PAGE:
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Bianca Palmieri Balduini Talks About 'My little shadow'

1. Please tell us a little bit about how you initially became interested in cinema and about learning the art of filmmaking.

I’ve always been driven to the arts, especially visual and narrative arts. My everlasting passion has always been writing I remember that since I was a kid I loved creating fascinating stories and building complex characters that would inhabit those fantasy universes I dreamed about. Growing up, I started developing a deep fascination for theater and cinema. Since I was really young, I consumed a great quantity of movies, and didn’t really care about the genre, theme or nationality. I started getting closer to French cinema, especially Nouvelle Vague and directors like Truffaut, Godard, and later Agnes Varda. It was while watching “Pierrot Le Fou” that I became certain that I needed to make movies. This was my path, and all I wanted. Intimate, unique movies, that express feeling and solitude. Therefore, I started cinema school. Being on a set is a very special experience, and it has made me even more secure in my choice of being a director.

2. How did the main idea of this project strike you and how did you develop it? Since you are both the writer and the director of this film, tell us what process the script of this work went through to reach the final result?

It had been a couple of years that I had been dreaming of making a very intimate, personal short movie. All of my other works had received nominations in several festivals and where very professional from an esthetic and narrative point of view. But I wanted something more. To talk about myself, and the tragedy of losing my innocence and inner child to the destructive desolation of adult life. I purposely disregarded the concept of space and time, because I wanted the short to be more of a love song, and interior dialogue between two parts of the same conscience, that live and suffer together. I wanted to represent the loss of innocence and childhood as a painful and bittersweet experience, and I thought the best way to express it was poetry and dreamlike images. The script process for “My little Shadow” was quite unusual. I had this text that I wrote some time ago, that was not really categorizable as a poem or an essay. It felt more like a l song to me, an interior monologue that I needed to get out. I erased, rewrote, and change it over and over, until it felt honest and free of unnecessary ornaments. Then I recorded my voice reading the piece, because it was important to me to place myself at the center of the short in every way possible: it had to be my voice, my face, fully me. Once I had the recording, I structured the succession of the different scenes, trying to express visually the ideas and feelings I wanted to communicate.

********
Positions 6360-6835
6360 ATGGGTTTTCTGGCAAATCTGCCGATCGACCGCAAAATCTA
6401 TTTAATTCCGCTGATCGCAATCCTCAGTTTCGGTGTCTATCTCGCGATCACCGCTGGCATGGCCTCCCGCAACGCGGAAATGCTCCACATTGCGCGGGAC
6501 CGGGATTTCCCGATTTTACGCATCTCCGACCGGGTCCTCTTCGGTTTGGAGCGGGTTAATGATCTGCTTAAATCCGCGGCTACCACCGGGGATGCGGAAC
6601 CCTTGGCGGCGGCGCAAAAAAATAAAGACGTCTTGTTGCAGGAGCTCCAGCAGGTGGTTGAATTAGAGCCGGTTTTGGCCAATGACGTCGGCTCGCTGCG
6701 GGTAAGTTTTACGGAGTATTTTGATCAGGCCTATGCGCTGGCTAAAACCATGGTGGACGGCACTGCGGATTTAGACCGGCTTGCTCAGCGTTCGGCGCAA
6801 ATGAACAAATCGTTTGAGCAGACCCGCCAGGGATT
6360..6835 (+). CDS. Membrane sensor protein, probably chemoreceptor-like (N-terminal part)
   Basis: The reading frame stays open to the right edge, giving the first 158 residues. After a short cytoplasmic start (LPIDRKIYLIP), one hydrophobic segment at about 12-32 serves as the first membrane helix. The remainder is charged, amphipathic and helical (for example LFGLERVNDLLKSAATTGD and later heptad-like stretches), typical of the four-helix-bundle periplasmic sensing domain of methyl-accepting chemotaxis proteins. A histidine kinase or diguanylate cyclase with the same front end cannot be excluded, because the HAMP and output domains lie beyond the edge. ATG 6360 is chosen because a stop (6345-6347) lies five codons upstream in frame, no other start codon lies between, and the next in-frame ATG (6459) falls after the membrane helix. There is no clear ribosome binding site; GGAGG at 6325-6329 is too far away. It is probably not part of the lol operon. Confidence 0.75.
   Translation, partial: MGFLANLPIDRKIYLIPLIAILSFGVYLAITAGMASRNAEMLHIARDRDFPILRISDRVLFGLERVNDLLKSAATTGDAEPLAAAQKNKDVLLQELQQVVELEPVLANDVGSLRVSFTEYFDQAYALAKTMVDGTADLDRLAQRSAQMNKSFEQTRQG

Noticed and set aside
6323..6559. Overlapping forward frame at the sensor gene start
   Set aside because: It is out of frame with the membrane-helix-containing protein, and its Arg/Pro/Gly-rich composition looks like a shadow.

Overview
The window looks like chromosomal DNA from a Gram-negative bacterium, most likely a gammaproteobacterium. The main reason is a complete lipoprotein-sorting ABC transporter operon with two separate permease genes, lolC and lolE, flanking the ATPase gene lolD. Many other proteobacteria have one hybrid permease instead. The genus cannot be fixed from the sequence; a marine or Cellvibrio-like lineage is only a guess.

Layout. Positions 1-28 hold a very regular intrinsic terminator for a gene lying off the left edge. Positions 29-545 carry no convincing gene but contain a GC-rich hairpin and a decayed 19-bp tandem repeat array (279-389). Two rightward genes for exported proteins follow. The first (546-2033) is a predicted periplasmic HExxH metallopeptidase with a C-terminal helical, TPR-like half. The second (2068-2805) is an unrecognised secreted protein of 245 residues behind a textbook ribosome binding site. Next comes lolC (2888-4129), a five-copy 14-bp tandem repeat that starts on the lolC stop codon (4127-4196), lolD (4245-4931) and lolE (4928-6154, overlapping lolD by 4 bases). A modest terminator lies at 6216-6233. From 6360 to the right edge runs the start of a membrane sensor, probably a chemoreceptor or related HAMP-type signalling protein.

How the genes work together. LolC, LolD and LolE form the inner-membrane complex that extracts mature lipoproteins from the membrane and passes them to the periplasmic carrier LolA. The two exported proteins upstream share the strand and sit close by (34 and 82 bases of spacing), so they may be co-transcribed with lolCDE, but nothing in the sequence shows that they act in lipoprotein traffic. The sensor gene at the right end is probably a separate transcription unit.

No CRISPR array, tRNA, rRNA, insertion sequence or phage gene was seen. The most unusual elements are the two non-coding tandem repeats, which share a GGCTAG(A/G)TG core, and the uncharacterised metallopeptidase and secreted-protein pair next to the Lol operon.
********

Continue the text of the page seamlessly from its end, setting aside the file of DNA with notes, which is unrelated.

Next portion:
3. The hero of the story, Julia Badìa, is a child and we know that working with children can be very difficult at times. Please tell us about the difficulties and benefits of working with children.

It was not the first time that I worked with kids. Actually, I would say there often is at least one kid in all of my shorts, and I never had bad experiences so far. It is indeed hard to work with kids because their spontaneous ways make them almost impossible to direct. They are free, and incapable of seeing things in a complex intellectual fashion… and that is precisely why I love working with them. I topically renounce my authoritarian role; I give up control (within reasonable limits) and let them express their true and authentic self. I find that is the best way to make their acting natural and believable in front of a camera. Julia is an intelligent and creative young girl, and it was delightful to work with her. Me and my DOP Arianna Usai had the most fun guiding her through the different scenes and artistic phases; she also had a great time, and I hope she will remember this experience with joy.

4. How do you see Italian cinema today? Do you think there is a place for independent filmmakers?

I’m pretty optimistic, I believe we’re witnessing a renaissance. There are some quality independent films lately, made by young directors that are cultivating different kinds of styles and genres. I still believe we have a long way to go, because the Italian cinema industry can be quite elitist, and often doesn’t leave space to non-conforming voices. But we’re getting there.